Before the life journey begins, we have all waited on a platform, gasping for the first breath, opening our eyes and catching a glimpse of the whole new world.  The platform is a place of purity, where only the heartbeat of the mother and the murmur of the outside world can be heard.”

Children’s faces, babies still connected to their mother by an umbilical cord. Tik Ka’s depictions dives our souls into an inviting, delightful and poetic aura.

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Mysteries Of The World

 

It’s midnight, I can’t sleep, and the  moon seems to be wiggling and moving in space. Hope it doesn’t fall down from the sky.

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I Believe In Unicorns

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C.W. Moss, the Unicorn behind such B/D blog posts as “5 Reasons to Subscribe” and “Godspeed, Unicorn Riding Fei,”  will be in a group show opening tomorrow, June 11 at WWA Gallery.Curated by Industrial Squid, “I Believe in Unicorns” assembles a group of optimistic talents who fearlessly employ rainbows, joy, candy-colors, and yes, even the shining beacons of hope and goodness that are unicorns. I’m sick of self-deprecating hipster irony, bring on the celebration! Word on the street is that Unicorn may be paying a visit and you might even be able to take photos with him. (You can also be his friend on facebook.) Flyer after the jump!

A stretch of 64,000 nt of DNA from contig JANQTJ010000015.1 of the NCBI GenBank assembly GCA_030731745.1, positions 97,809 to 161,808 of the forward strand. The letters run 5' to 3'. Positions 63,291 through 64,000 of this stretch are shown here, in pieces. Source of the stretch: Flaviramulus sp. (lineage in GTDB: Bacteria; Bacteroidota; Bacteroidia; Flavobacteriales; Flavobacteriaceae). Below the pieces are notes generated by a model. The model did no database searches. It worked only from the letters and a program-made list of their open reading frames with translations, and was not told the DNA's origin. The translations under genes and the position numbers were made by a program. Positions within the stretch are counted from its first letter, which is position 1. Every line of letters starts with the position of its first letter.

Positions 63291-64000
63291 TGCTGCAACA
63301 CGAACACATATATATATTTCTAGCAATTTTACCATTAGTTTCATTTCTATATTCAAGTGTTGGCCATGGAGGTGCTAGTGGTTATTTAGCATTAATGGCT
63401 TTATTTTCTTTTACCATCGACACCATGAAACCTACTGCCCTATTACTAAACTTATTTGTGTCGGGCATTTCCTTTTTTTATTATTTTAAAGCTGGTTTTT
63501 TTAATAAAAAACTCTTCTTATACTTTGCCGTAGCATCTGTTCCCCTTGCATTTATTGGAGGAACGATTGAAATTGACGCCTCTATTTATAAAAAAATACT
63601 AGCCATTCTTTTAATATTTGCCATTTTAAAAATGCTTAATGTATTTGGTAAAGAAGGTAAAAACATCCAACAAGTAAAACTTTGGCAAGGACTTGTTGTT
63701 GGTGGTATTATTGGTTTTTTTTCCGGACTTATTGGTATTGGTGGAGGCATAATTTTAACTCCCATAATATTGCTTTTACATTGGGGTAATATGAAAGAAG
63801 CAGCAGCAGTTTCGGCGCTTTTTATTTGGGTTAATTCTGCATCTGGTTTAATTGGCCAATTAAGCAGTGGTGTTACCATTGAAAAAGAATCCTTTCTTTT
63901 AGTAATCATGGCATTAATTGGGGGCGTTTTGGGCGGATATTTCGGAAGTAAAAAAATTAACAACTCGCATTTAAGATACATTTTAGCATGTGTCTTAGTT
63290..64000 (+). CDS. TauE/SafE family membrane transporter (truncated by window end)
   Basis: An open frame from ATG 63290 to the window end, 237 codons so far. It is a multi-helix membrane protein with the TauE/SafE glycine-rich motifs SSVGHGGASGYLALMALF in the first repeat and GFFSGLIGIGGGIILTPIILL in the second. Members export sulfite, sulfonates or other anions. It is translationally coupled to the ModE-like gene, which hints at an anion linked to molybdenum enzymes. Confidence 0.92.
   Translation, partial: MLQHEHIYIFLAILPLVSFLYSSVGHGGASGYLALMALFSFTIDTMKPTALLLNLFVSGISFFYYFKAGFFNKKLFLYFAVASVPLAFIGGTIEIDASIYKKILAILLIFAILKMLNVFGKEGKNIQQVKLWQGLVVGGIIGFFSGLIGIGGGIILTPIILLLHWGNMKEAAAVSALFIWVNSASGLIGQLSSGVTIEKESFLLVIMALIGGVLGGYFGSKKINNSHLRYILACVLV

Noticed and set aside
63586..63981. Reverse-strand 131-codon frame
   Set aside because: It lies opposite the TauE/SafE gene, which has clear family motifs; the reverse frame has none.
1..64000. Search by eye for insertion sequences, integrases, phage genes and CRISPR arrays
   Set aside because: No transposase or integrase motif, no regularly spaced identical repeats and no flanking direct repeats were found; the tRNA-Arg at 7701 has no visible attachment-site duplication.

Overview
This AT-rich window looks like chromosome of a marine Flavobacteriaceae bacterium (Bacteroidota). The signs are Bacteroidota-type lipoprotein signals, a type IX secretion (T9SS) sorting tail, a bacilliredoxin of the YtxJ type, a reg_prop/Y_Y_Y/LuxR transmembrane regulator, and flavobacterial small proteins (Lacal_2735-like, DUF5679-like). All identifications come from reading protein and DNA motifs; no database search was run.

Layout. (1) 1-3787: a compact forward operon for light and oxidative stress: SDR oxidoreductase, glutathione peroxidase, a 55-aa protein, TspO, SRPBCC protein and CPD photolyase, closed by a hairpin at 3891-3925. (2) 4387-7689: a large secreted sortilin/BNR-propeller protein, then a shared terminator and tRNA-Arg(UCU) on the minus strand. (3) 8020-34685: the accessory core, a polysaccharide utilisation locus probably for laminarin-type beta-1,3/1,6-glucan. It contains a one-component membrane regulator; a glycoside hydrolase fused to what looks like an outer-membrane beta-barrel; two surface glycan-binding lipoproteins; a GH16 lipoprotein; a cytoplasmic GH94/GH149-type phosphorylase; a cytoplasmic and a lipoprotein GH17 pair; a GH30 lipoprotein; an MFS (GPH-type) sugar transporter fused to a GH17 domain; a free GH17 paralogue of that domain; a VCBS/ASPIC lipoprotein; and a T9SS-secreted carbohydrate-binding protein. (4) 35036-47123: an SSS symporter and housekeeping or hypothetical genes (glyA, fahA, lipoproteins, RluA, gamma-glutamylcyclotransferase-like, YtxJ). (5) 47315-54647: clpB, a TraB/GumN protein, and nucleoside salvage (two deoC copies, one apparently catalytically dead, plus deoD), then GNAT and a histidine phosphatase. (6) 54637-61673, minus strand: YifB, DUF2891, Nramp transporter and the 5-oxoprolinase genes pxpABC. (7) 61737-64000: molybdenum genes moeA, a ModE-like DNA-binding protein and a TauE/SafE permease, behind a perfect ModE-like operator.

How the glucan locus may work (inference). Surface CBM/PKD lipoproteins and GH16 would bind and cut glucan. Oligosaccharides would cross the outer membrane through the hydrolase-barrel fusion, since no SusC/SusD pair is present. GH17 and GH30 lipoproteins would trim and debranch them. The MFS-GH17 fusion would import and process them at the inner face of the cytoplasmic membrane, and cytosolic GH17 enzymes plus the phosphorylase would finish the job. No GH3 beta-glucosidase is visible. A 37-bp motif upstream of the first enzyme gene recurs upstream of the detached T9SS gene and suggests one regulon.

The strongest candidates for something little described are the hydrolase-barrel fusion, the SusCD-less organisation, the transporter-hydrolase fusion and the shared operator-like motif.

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Kate Tucker’s Colorblock Paintings

Artist Kate Tucker’s work has amazing colorblock layering in her pattern pieces, as well as her more representational works. She has intricate drawings and bold paintings that together are seriously impressive. Her series “Counterfeit Sanctity’ has tons of versions of the same drawing in different color, pattern, and media that are mesmerizing when seen together.

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The Falling Garden

 

Gerda Steiner & Jorg Lenzlinger’s falling garden installation at the 5oth Venice Biennial in 2003 took a normal garden and exploded it into millions of floating pieces of debris.Installed in the Church of San Stae on the grand Canal, visitors were invited to lie on a circular bed under the doge’s tomb and stare up into the garden in the sky.

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Giuseppe Licari’s Public Art Installations

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No matter the type of installation Guiseppe Licari creates, he seeks to encourage direct public engagement in one way or another. For some of his work, he brings natural elements into the gallery space, while other work takes the form of public art. Obviously, most of Licari’s installations should be experienced firsthand, like his ongoing community dinner project Spaghetti Forever, an interactive swing-set Serial Swing, a mobile Illegal Busstopor his education horticulture workshop, Hortus Publicus. Licari’s work is concerned with creating spaces of engagement that reference nature and the built environment. He lives and works in Rotterdam.

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Will Adler

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Photographer Will Adler‘s charm lies in his easy, laid back shooting style. Not all of his photos are entirely in focus; some are over exposed, others under exposed, but  these imperfections relate his stories all the better. Adler also takes advantage of Santa Barbara, where he lives, by documenting surfers, the coastline, and hilly landscapes.